How internet memes almost died in the EU and Beatles star Sir Paul McCartney was for it!
By Bandook - July 12, 2018
And here’s why you should’ve been more worried.
Knowing how many of us in news agencies and even fan armies who create memes on a daily basis, rely on copyrighted materials – images, music and videos – to either promote or share information with our followers, we should be aware of a copyright directive update under purview in the European Union (EU).
If passed — at this point, it was rejected in voting held on July 5, with another vote taking place in September — it would be a precedent that is expected to shut down the unregulated sharing of media (which is sometimes copyrighted), creation of memes and linking of stories as well, according to some opponents of the move.
What it proposes is, the creation of “content recognition technologies” to scan for copyrighted videos, music, photos, text and code in a move that that could impact remixers, livestreamers and yes, meme creators.
‘FOR’ THE MOVE
Many in the music industry, Beatles legend Sir Paul McCartney included, have supported changes in copyright law. “We need an internet that is fair and sustainable for all,” the former Beatles star said. “But today some user upload content platforms refuse to compensate artists and all music creators fairly for their work, while they exploit for their own profit.”
AGAINST THE MOVE
In protest, the Italian and Spanish-language versions of Wikipedia blocked access to users earlier this week, arguing the law will impose “new barriers, filters and restrictions” that prevent users from being able to share content.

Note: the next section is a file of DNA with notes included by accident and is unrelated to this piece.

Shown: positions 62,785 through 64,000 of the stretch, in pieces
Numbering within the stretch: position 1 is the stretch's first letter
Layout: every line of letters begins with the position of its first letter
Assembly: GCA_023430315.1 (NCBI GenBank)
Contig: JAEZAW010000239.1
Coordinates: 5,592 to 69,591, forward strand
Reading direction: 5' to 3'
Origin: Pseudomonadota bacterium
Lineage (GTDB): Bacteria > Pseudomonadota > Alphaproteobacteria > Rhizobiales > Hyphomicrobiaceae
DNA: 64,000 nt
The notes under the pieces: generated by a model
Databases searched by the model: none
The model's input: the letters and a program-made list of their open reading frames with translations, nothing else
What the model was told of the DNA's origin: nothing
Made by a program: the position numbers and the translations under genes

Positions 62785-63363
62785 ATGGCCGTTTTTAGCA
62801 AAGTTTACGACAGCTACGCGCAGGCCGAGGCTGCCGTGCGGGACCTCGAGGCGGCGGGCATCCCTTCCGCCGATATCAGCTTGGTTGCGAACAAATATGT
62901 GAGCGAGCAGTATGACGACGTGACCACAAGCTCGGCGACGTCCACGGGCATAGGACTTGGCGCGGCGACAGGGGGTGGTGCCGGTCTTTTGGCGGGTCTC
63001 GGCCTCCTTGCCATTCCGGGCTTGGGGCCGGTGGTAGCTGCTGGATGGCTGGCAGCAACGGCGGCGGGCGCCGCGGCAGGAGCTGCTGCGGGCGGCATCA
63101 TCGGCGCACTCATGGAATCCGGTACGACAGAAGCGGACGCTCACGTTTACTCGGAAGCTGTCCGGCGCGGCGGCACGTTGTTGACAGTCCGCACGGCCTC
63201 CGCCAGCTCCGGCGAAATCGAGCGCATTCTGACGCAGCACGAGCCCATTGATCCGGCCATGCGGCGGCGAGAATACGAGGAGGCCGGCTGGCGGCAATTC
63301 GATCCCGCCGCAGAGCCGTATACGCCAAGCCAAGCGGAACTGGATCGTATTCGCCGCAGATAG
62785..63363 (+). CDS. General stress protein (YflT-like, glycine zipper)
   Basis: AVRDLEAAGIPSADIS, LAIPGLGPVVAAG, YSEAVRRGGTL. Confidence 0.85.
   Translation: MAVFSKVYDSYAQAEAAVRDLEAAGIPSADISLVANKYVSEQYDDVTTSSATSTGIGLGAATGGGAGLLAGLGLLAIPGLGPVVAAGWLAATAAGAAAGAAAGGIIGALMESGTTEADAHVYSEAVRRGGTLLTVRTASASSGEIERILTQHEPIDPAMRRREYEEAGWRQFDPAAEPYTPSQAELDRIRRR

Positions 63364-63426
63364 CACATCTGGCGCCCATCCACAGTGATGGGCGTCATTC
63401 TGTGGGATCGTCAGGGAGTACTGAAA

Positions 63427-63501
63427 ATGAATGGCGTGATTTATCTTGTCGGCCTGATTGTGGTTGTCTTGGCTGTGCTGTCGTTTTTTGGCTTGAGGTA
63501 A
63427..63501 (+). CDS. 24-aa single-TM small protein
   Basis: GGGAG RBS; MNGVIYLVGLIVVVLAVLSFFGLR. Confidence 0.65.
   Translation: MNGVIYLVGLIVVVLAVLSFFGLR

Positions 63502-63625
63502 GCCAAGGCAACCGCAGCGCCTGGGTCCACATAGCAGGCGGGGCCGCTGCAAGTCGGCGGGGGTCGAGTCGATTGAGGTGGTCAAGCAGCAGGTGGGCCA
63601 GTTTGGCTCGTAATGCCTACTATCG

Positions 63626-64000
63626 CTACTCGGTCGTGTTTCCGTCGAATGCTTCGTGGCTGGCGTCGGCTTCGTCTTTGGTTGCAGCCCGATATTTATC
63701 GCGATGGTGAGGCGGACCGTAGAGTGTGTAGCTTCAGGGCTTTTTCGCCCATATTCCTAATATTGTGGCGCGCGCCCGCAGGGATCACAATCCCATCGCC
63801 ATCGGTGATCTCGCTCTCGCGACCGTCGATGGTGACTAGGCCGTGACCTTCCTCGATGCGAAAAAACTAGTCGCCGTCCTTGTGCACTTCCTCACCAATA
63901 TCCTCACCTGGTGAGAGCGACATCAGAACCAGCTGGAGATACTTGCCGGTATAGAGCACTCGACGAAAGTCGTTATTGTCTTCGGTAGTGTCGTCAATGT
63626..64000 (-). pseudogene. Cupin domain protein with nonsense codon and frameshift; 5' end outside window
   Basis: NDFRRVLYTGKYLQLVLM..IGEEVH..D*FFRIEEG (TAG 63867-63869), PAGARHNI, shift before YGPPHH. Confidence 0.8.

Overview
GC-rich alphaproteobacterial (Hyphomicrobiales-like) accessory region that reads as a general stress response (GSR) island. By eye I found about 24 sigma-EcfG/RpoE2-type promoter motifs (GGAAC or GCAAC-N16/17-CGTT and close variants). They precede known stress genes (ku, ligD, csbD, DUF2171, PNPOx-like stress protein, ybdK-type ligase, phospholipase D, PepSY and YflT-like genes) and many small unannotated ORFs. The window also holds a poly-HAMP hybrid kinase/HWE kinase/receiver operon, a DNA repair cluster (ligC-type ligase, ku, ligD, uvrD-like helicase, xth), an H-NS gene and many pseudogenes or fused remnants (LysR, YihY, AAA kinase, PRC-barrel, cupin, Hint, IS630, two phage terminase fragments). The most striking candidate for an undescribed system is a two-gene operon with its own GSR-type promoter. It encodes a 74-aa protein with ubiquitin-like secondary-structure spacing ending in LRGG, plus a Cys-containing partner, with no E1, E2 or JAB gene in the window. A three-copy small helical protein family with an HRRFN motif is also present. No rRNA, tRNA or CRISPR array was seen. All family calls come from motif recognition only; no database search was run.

Wikimedia called it a “threat to our fundamental right to freely share information.”
Mozilla, the firm behind internet browser Firefox said passing of the law could “make filtering and blocking online content far more routine.”
Tim Berners-Lee, the inventor of the World Wide Web, and Jimmy Wales, the founder of Wikipedia are also opposed to the move.
WHAT THIS MEANS
In layman terms, what you need to know about the EU’s Copyright Directive in particular, according to reports, is two Articles: Article 11 is aimed to prevent online content aggregators from sharing links without paying for them, while Article 13 would have required websites to enforce copyright laws proactively.
Memes often rely on the use of copyrighted images, usually for comedic effect. Jim Killock, executive director of Open Rights Group, an anti-censorship organization, told CNBC recently that, “There is now on the internet a big culture of people reusing copyright works and the thing that’s caught everyone’s attention are memes, which is clearly a use of copyright work. The question is whether that’s infringing.”
“The rejection, for now, of the mandate means the Parliament has another few months to get it right,” said Alyn Smith MEP (Member of European Parliament), SNP (Scottish National Party) member of the European Parliament for Scotland. “I look forward to supporting colleagues in that and will continue to be active in efforts to strike a balance that works for everyone.”
THE IMPACT IT WOULD HAVE, IF PASSED
Although, intended to prevent online streaming of pirated music and video, Article 13 covers all and any copyrightable material, including images, audio, video, compiled software, code and the written word. Internet memes fall into most of these targetted groups and could, in effect, be affected.